RA signaling is involved at a number of levels in retinal degeneration and therefore has potential clinical application to retinal degenerative disorders as well. RA is a critical driver of chronic ganglion cell hyperactivity in photoreceptor-degenerate retinas, which complicates strategies to restore vision and drives further degradation of visual function downstream in visual circuits in the brain.55,56 Synaptic remodeling and altered gap junctional coupling are key contributors to circuit hyperactivity. Could the non-transcriptional actions of RA first described in horizontal cells play a role? This has yet to be explored.

Other Potential Modulators

Neuropeptide, vasoactive intestinal peptide (VIP), also has interesting effects on horizontal cells.57 First, it substantially depolarizes horizontal cells with a decrease in membrane resistance, suggesting it directly opens membrane channels as do classic excitatory neurotransmitters. However, VIP also strongly activates adenylate cyclase, producing substantial amounts of cAMP in the cells. As yet, we do not know what the effect of VIP has on the coupling of horizontal cells or their response to glutamate. VIP is found in amacrine cells in the inner plexiform layer, but no VIP containing processes have been observed in the outer retina, suggesting that the VIP is released some distance away from the horizontal cells but can diffuse to them to cause effects, something other peptides have been shown to do. Indeed, topically applied VIP/PACAP eye-drops have been shown to attenuate ischemic retinal degeneration in rodent models.58

Another potential modulator is zinc (Zn 2+) which is found in photoreceptor terminals co-localized with glutamate in synaptic vesicles.59 In the retina, zinc has been shown to modulate gamma-aminobutyric acid (GABA) receptors, AMPA-type glutamate receptors, K+ channels, and hemi-gap junction channels on horizontal cells; GABA receptors on bipolar cells; and NMDA and glycine receptors on ganglion cells.59–65 Zinc modulation of AMPA and NMDAR is widespread throughout the rest of the brain where it contributes to synaptic plasticity underpinning fear conditioning (AMPAR),66 and potentially contributing to major depression (NMDAR).67 In addition, in the retina, zinc is critical for neuroprotection. There is prominent zinc mobilization from amacrine to ganglion cells following optic nerve crush, the prevention of which with zinc chelators greatly enhances ganglion cell survival and axonal regeneration.68


We describe here a simple circuit involved in establishing center-surround receptive field organization in retinal bipolar cells. What is astonishing in our view is how modifiable the circuit is, by so many neuroactive substances and in so many ways. We understand a number of the mechanisms underlying the modulation, but almost certainly not all, and we have some notion of why it is important to modulate the circuit - to accommodate the visual environment. But the richness of the modulation, the number of substances and mechanisms involved is such that it is likely much more is going on than what we have described here.

Indeed, as noted above, there are structural changes that occur in fish horizontal cells that relate to light and dark and which appear to be partially modulated by DA and RA69,70 In the light, the horizontal cell processes making contact with the photoreceptor terminals from which they receive synaptic input extend small extensions, called spinules, deeper into the terminals. These spinules disappear in the dark and both DA and RA can induce the reappearance of spindles in the horizontal cells. However, neither substance appears to completely mimic light adaptation nor are horizontal cell spinules observed in other species, and their function even in fish is not understood. Thus, we have not emphasized them here.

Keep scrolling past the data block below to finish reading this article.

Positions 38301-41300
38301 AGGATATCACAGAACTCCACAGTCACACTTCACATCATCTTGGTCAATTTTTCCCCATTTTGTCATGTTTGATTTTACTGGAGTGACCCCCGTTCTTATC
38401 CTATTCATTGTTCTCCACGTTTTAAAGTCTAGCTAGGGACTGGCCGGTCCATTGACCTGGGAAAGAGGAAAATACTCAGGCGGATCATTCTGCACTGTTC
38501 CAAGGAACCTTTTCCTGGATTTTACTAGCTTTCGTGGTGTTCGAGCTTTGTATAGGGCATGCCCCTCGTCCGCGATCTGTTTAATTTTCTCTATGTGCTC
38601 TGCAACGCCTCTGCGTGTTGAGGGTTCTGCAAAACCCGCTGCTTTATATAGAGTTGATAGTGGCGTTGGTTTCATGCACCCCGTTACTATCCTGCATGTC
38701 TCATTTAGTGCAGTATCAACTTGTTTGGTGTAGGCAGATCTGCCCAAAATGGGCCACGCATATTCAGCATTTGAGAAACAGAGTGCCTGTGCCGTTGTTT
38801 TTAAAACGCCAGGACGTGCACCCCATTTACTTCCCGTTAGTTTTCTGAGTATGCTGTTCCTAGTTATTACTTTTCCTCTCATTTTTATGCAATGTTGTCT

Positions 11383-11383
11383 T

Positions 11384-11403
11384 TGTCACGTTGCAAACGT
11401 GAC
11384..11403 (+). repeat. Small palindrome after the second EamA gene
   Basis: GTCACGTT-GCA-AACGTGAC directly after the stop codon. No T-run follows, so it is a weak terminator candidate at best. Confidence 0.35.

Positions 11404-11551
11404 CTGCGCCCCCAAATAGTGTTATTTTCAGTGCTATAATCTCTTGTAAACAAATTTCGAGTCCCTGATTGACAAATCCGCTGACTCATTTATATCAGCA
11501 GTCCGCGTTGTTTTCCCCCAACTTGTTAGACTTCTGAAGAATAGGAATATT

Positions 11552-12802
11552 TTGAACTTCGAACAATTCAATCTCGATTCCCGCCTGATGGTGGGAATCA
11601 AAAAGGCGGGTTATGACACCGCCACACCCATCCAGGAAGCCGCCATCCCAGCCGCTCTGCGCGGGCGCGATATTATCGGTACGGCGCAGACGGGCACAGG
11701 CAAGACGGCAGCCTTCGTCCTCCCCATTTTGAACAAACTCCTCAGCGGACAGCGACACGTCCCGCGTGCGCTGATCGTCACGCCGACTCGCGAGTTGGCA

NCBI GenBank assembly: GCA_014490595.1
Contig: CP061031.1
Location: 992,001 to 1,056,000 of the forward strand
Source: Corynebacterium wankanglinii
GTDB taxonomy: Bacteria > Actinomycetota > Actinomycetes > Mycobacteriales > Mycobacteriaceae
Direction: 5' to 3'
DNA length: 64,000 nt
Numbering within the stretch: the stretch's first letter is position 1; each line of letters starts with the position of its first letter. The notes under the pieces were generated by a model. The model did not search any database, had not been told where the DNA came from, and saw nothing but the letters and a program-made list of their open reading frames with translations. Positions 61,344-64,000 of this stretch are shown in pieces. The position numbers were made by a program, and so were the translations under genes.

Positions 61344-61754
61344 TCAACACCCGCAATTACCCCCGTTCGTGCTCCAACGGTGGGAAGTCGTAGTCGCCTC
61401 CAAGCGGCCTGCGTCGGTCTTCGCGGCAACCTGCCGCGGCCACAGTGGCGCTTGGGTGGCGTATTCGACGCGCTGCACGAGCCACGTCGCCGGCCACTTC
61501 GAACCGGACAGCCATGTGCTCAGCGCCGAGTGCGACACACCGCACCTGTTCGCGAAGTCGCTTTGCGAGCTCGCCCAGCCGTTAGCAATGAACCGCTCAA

While the data we have reviewed here are primarily from teleost fish horizontal cells, there is evidence that similar processes and mechanisms occur in other vertebrate species, including mammals. We do know, however, that horizontal cells differ somewhat in different species, including even among fish species, but what does this mean? We do not know. Fish are particularly rich in terms of color vision,71 and perhaps some of this modulation relates to this. We have here only reported on research related to cone horizontal cells, and for the most part not on horizontal cells that show differential color responses.

In addition to its effects on horizontal cells, dopamine has now been shown to have effects on every retinal neuron in vertebrate retinas. A number of these effects are indicated in Figure 6. Many of these effects relate to modulation of electrical coupling between neurons (of which there is a substantial amount in the retina), but also there are effects on both ligand and ionic channels. Thus, the extent of modulation of circuitry in the retina by just dopamine is surprisingly extensive.

This review then makes it clear that not only can there be a substantial amount of neuromodulatory effects that can occur within a simple circuit but it further emphasizes that how to identify and understand these interactions is an enormous challenge. We can, of course, identify excitatory and inhibitory synapses anatomically, especially by electron microscopy. However, some neuroactive substances when released from a neuron, especially neuropeptides, can have effects on neurons many micrometers away, and so such interactions cannot be visualized. It is also the case that many inhibitory neurons using GABA as their transmitter also contain and release neuropeptides so that the effects of the interactions exerted by such neurons can be much more than simple inhibition. Further, substances not thought to be neurotransmitters or neuromodulators, such as retinoic acid, released from unknown cells, can also induce neuromodulatory effects on neurons. Finally, substances like NO, synthesized in a neuron, can have effects on that same neuron, regulating perhaps how that neuron responds to synaptic substances impinging on that cell, setting perhaps baseline activity levels for that neuron.

In summary, as we attempt to understand neural circuitry in the brain, we must keep in mind the numerous ways neuronal basal activity, neuronal responses to stimuli, and synaptic effectiveness for both chemical and electrical synapses can be modified. What we have discussed in this review, what we have learned thus far about neuromodulation from the study of the first simple circuit in the visual system, is a beginning to what will ultimately be a fuller story. We have much work to do, and far to go, to understand complex neural circuits and the brain of any species.


The authors gratefully acknowledge the assistance of Dr. Manuel Giannnoni-Guzmán with figures and the support of NIH R01 GM 117650 to DGM.


The authors report no conflicts of interest in this work.